How Long Does Sesame Seeds Last in the Freezer?

The amount of time that sesame seeds last in the freezer is about the same as it lasts in the refrigerator. It might last a little longer, but for the most part, it should last the same amount of time.

Raw sesame seeds in the freezer last a year past their expiration date even if they’re not sealed. This is still longer than it would last in the pantry and it will stay in a more stable environment.

Roasted sesame seeds will stay good a year to three years past their expiration date on the bag as well.

So the fridge and freezer are two good places to put sesame seeds in to help them last longer. If you have that, it is suggested to put them there

How To Tell If Sesame Seeds Have Gone Bad?

When sesame seeds inevitably hit their expiration date, you will need to know if they went bad. Although it might be slightly harder to tell if the nearly microscopic seeds have gone bad, there are still some symptoms of bad seeds.

Rancid Smell: One of the more obvious signs of bad sesame seeds is an unnatural scent. Sesame seeds typically smell like nuts but if the oils go sour then the seeds will smell sour too.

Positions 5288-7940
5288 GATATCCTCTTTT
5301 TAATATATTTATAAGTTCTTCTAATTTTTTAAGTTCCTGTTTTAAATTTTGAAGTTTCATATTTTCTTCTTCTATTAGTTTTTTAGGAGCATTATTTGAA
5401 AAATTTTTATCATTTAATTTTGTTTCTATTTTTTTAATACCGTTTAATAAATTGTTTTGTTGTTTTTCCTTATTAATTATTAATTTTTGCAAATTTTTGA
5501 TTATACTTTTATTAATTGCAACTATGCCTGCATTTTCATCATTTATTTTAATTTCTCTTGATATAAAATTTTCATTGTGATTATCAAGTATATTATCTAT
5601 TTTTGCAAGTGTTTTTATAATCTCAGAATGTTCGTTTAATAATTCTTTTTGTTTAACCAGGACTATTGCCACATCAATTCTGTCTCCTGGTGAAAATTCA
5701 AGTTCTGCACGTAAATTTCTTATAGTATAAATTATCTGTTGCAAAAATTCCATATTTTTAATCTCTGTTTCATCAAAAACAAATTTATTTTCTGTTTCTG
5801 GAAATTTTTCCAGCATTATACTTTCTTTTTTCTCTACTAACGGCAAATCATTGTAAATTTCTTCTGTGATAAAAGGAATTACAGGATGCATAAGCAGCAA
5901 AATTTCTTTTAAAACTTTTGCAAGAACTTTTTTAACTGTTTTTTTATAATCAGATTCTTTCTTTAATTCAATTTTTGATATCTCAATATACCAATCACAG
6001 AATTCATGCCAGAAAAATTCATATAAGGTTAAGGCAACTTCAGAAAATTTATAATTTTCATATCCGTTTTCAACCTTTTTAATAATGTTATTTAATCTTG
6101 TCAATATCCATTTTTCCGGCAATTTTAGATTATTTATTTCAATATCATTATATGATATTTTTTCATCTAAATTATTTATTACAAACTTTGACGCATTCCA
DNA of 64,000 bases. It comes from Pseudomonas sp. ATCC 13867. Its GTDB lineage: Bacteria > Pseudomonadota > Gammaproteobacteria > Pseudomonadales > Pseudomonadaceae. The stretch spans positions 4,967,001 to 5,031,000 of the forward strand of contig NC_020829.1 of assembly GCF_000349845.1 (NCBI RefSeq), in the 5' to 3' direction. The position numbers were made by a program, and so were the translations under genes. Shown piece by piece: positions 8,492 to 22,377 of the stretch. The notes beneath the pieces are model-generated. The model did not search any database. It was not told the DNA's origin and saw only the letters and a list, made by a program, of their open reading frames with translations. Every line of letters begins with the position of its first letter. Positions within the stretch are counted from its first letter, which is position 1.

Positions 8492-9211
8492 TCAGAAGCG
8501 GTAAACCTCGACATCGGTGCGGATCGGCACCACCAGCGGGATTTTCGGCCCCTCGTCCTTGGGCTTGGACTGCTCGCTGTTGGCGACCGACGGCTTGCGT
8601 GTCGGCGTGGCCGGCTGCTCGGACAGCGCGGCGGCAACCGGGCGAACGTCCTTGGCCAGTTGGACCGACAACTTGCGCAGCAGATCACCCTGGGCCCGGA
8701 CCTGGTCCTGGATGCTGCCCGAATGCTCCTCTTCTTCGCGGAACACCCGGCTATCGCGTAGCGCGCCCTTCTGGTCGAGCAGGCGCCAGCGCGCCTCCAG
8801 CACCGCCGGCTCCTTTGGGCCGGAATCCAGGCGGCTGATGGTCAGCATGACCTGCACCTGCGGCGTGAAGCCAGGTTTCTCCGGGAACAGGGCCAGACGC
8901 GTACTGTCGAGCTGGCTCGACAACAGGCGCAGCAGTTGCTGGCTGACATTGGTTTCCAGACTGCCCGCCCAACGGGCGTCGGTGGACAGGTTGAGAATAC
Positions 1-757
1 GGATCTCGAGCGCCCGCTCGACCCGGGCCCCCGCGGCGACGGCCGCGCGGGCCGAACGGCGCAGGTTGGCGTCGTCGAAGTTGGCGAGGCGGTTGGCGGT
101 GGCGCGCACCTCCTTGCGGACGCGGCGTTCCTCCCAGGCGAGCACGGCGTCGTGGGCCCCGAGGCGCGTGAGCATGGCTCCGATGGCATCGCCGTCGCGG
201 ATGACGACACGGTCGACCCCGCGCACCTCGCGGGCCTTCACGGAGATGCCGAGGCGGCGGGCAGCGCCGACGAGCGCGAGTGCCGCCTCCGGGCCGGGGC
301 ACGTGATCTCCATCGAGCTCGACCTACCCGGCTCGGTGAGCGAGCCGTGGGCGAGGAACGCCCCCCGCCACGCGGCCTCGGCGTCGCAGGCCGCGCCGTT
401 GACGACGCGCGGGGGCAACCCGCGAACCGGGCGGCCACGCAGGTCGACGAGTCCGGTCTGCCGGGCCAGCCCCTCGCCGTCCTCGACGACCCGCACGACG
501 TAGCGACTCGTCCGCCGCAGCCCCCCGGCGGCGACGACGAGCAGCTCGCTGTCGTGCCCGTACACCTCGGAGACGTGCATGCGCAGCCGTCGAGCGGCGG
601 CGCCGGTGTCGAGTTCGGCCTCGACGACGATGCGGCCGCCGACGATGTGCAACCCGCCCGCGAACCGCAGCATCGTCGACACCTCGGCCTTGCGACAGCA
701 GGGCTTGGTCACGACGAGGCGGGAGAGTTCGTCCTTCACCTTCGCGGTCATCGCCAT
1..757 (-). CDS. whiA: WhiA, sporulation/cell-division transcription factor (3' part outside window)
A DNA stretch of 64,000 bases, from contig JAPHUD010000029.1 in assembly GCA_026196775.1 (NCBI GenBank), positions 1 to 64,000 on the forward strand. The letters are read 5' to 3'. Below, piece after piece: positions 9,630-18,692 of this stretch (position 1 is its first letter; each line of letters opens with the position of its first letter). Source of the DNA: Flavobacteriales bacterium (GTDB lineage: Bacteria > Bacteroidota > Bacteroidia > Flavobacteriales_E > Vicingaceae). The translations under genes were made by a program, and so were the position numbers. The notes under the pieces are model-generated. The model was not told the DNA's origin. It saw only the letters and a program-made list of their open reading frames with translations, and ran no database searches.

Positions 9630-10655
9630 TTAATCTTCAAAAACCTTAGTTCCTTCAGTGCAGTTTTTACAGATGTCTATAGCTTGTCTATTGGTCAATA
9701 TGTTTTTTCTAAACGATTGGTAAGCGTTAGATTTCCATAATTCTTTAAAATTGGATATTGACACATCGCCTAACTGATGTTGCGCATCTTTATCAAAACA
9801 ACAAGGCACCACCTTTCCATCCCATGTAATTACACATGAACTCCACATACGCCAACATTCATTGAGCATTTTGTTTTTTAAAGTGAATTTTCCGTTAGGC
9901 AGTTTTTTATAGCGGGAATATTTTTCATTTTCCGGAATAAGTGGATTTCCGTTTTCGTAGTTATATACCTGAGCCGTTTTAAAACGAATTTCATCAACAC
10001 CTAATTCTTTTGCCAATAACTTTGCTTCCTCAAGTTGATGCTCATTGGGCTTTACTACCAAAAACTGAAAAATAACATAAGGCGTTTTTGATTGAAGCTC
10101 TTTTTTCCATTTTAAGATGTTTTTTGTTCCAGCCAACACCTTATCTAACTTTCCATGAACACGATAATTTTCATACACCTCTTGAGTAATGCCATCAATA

Mold: Since sesame seeds are very small, it is harder to tell if they have gone bad. If sesame seeds get wet, however, mold will start to appear on them.

 Sour Taste: Along with a sour smell, the sesame seeds will have a sour taste to go with it. You won’t get sick if you eat bad sesame seeds, but the sour and off-taste will be noticed.

How to Store Sesame Seeds?

On top of where you store sesame seeds, how you store them the also crucial to keeping them fresh longer. Here’s how you should store sesame seeds to make them last longer.

Somewhere cool and consistent: This is the best place to put sesame seeds even if they might accidentally be open. The pantry or a cabinet in the kitchen is a good example of a storage place that has a cool place for sesame seeds.

Out of sunlight: The sunlight would provide an environment that is too hostile and hot for the sesame seeds. In addition to that, it’ll also make it vulnerable to insects that could invade the seeds.

Can You Freeze Sesame Seeds? How?

As stated above, you can put sesame seeds in the freezer without worrying about them freezing together in a clump. You might wonder, what kind of containers can be useful for storing sesame seeds so here are a couple of options.

Container: Putting sesame seeds in a hard container is one way you can freeze your sesame seeds. The pros to this method are, being healthy, saving money and the environment are upsides storing foods like sesame seeds in a container properly.